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Lens Design

Most of the lenses we produce are lenses of our own design. We always begin the design process with an assessment of the optical requirement and look first to see if we already carry a stock lens that will work, or if a modification of an existing lens might work. If not, we then look at creating a new lens design, for which we consider a number of questions.

What type of sensor is the lens imaging onto? Is it a charge-coupled device, a complementary metal-oxide semiconductor, a linear array? What size and what field of view—the number of pixels and the pixel size will both make a difference.

Is the application a infinite conjugate or a fixed magnification? It is possible for a lens to need correcting over a range of magnifications. For instance, a lens optimized for infinity will have a much different design that that of a symmetrical design optimized for 1 : 1.

How much light-gathering ability is required of the lens? The F#, or aperture, is defined as focal length ÷ diameter, and the diameter here refers to the diameter of the entrance pupil. That in turn is defined as the image of the aperture stop. An F/1.2 lens will be very bright but the design may be complex; an F/4.0 lens, on the other hand, will not transmit as much light, but will have a simpler design. In addition, the greater the light-gathering ability of the lens, the greater the difficulty in maintaining optical performance across the image plane, and the larger the lens diameter will become. If the aperture is too small, diffraction will begin to degrade the image.

A narrower spectral range makes it easier to achieve the desired optical performance: a lens with a monochromatic requirement of 660 nanometers is much easier to design than one working from 400 to 1500 nanometers.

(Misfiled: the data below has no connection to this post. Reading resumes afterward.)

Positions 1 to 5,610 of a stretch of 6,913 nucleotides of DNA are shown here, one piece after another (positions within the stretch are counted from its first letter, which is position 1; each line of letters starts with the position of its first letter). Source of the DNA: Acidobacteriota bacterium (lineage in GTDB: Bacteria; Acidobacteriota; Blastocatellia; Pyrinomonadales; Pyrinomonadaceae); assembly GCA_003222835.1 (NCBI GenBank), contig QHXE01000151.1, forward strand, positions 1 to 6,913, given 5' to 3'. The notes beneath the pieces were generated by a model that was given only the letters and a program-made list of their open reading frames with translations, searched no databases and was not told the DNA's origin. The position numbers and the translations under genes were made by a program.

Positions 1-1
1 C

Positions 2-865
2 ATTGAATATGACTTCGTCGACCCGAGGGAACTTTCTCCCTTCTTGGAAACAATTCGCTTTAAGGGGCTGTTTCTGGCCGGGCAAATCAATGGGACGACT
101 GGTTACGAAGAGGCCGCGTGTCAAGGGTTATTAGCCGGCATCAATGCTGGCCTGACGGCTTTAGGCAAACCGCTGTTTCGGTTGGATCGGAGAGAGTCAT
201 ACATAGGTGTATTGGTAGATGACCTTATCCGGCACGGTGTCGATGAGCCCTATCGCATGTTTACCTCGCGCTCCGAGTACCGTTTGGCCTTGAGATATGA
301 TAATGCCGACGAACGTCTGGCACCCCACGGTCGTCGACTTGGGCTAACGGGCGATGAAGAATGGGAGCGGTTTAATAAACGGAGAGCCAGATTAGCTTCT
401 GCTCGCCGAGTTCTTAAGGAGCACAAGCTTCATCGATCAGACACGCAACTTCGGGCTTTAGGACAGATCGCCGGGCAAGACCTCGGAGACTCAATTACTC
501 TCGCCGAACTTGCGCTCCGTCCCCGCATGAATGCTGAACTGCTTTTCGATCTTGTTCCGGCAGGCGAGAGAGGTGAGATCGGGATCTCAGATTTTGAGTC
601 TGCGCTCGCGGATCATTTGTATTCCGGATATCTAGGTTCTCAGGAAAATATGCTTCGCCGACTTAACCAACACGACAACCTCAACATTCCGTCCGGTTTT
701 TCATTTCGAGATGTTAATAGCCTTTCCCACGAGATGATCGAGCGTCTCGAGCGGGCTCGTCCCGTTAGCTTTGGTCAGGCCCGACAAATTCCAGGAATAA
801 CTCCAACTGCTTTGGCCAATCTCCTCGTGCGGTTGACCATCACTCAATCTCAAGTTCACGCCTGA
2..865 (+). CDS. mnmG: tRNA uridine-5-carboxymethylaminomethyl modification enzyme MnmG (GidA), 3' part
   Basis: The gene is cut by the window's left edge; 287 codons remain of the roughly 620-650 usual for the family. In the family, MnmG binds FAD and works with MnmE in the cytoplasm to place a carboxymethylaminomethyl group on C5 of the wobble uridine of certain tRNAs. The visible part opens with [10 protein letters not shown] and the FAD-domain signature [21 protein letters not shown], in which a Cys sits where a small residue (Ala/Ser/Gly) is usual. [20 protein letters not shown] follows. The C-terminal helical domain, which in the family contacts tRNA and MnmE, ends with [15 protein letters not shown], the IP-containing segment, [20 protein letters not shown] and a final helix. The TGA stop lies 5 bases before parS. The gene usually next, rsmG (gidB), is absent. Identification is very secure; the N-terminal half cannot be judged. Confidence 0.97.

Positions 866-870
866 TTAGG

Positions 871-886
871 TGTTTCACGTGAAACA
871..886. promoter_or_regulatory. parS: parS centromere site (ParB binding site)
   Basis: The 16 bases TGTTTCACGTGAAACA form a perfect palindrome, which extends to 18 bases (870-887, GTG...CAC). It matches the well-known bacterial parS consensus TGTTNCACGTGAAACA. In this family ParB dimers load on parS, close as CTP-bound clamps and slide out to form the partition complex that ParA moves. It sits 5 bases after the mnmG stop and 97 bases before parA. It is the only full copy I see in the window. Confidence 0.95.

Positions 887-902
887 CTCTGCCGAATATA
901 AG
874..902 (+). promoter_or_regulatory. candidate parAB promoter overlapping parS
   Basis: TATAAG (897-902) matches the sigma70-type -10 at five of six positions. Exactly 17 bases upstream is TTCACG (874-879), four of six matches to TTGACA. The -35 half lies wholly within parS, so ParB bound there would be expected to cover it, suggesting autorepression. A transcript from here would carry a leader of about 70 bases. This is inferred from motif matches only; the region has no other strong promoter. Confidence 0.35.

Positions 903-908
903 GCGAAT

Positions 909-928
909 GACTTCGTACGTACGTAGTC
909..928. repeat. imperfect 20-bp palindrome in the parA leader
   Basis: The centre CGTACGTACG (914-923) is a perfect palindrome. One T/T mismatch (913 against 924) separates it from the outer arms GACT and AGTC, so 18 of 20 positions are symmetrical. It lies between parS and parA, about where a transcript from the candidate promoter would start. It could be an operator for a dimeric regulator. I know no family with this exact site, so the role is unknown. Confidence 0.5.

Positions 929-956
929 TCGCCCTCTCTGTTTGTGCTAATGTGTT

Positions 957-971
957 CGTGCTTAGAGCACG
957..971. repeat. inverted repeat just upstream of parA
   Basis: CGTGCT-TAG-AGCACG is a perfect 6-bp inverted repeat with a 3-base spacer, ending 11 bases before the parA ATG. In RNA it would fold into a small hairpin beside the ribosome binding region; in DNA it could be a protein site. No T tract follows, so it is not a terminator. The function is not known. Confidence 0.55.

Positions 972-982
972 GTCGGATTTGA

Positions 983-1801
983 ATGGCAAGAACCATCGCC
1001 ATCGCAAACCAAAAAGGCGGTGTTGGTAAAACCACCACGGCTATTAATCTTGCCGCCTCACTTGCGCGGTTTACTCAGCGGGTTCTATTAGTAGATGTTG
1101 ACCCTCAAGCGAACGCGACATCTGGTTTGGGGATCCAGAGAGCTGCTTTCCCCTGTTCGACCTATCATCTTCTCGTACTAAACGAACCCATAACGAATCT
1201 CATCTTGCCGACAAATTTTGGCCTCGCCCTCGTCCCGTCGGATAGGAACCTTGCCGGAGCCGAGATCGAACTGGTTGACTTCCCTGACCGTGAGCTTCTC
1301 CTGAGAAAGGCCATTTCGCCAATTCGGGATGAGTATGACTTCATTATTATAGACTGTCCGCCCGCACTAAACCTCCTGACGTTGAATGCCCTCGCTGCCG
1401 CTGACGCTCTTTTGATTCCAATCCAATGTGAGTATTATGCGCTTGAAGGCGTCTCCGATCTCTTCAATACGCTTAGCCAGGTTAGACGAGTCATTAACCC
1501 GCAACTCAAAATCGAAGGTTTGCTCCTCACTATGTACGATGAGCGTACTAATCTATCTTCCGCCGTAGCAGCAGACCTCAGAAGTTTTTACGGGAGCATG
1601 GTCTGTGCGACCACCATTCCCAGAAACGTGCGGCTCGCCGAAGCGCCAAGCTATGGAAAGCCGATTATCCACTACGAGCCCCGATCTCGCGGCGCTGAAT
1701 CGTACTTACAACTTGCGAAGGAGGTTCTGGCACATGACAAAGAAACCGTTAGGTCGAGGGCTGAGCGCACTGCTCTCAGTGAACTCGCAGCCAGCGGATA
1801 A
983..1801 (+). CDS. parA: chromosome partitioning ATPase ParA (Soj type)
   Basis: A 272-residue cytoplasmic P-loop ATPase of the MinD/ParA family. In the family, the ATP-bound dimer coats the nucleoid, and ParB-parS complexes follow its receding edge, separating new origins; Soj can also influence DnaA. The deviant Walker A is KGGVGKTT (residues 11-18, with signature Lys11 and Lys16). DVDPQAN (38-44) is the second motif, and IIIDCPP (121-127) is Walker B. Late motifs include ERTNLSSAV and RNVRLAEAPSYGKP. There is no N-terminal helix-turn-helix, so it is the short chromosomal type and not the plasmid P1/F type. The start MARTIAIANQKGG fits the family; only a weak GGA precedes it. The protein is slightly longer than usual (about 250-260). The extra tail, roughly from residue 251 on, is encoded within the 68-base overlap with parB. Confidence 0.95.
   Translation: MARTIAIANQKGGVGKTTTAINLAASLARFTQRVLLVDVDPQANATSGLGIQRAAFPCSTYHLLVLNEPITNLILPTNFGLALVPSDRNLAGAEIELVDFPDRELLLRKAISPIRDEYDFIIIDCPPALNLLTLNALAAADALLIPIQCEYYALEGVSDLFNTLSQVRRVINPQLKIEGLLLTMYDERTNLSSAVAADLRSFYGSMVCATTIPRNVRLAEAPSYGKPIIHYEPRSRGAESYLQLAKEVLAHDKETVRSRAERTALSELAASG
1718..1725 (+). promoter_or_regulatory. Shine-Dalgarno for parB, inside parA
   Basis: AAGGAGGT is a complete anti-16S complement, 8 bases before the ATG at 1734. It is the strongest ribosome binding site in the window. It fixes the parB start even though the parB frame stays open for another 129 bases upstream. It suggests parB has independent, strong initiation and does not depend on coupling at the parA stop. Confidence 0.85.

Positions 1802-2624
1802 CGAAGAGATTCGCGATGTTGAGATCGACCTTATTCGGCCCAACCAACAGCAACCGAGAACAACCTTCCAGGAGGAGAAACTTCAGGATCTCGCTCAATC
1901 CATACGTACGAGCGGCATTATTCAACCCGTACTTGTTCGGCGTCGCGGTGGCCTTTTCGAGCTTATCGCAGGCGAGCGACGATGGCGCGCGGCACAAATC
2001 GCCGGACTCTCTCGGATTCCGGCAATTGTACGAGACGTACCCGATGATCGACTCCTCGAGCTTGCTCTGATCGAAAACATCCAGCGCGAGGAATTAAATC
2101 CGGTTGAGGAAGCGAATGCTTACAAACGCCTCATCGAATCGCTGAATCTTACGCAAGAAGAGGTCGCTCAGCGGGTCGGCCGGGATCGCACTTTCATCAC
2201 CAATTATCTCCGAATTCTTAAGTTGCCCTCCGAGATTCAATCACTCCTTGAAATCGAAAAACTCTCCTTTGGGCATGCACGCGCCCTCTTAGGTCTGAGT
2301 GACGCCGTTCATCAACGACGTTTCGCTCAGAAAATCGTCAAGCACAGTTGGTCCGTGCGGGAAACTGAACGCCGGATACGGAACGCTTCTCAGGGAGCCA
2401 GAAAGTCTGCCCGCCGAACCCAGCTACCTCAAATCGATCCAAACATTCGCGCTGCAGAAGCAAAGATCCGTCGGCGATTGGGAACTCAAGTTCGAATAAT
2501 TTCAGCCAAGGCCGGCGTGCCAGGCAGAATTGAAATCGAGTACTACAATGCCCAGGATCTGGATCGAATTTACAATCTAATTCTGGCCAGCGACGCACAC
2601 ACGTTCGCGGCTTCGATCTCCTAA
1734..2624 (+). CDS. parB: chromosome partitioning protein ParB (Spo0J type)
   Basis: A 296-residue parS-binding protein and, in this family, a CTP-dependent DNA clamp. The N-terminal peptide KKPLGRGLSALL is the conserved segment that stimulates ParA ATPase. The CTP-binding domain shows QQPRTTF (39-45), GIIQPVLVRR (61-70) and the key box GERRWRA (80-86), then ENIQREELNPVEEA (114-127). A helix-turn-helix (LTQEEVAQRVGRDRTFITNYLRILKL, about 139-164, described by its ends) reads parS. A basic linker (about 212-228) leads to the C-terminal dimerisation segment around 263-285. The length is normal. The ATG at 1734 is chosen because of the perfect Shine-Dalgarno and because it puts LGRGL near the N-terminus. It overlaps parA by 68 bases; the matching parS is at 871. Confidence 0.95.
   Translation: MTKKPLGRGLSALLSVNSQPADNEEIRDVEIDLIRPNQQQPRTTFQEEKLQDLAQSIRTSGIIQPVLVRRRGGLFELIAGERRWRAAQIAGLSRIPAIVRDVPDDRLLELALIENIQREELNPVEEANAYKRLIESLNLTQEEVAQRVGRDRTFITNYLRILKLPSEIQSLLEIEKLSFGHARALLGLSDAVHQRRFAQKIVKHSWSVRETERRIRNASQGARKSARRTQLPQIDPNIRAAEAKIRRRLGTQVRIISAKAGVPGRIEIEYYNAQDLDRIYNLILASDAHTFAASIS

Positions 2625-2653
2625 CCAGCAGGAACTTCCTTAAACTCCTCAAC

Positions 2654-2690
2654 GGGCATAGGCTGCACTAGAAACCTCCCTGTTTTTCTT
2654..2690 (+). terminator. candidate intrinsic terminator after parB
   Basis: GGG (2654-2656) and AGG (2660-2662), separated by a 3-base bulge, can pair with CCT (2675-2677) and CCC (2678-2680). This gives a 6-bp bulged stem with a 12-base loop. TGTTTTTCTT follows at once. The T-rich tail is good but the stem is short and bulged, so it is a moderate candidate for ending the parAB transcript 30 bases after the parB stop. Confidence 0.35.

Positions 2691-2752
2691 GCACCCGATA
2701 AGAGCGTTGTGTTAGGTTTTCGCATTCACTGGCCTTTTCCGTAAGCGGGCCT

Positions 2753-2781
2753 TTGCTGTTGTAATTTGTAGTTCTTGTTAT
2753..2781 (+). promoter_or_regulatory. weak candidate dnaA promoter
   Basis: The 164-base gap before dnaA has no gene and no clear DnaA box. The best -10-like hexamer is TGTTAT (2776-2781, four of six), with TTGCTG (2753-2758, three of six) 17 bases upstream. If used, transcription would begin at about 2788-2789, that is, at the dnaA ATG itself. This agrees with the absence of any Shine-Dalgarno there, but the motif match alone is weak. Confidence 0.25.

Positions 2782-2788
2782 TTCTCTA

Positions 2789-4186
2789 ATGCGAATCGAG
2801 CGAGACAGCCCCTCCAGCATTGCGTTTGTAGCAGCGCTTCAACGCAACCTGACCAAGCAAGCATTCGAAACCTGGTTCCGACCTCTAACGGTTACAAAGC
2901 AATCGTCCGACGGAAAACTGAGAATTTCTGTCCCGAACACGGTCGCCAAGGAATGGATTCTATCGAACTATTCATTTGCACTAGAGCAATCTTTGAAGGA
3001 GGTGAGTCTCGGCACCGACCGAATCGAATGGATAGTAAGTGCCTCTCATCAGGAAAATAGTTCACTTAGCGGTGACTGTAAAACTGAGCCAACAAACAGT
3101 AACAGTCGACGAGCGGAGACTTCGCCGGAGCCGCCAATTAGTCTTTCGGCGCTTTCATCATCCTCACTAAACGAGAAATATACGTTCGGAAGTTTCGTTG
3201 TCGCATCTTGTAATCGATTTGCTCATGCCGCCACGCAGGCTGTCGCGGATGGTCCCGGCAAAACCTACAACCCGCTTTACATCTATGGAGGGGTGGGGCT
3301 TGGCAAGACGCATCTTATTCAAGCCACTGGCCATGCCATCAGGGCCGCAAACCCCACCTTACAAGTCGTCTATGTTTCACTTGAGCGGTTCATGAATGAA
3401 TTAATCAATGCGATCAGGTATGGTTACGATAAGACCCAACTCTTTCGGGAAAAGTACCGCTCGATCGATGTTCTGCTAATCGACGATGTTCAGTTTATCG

Are there space constraints to consider in the design? An eight-element lens design, for instance, offers great performance but requires a barrel length that may be too much for the project. We consider whether the maximum lens diameter conforms to the required F# and may also have to think about the back focal length if there are mechanical constraints in the short conjugate side. (For instance, is there a filter, mirror or mounting plate in between the lens and the image plane?) For those lenses with unusually wide fields of view, the design may call for a large diameter negative meniscus placed well out in the front but again, we need first consider whether the space constraints will allow for this.

Resolving power or modulation transfer function is the standard method for quantifying optical performance. MTF combines resolution (lp/mm) with contrast to define how sharp a lens must be. When all imaging, as in previous decades, was done onto film, contrast was not as important as resolution, as film is a medium capable of high resolution with less need to consider contrast. But with today’s sensors, matching both the MTF and the chief ray angle to the sensor results in the most efficient use of the lens design.

Design overkill means that a customer has paid for performance that isn’t necessary to the job at hand. But an under-designed lens may be failed at its final QC inspection or even worse, fail in the field. Our years of experience, our strict standards of design considerations, and the expertise of our engineers and technicians all combine to ensure that we will always match your design to your requirements, delivering to you the best possible product at the best possible price.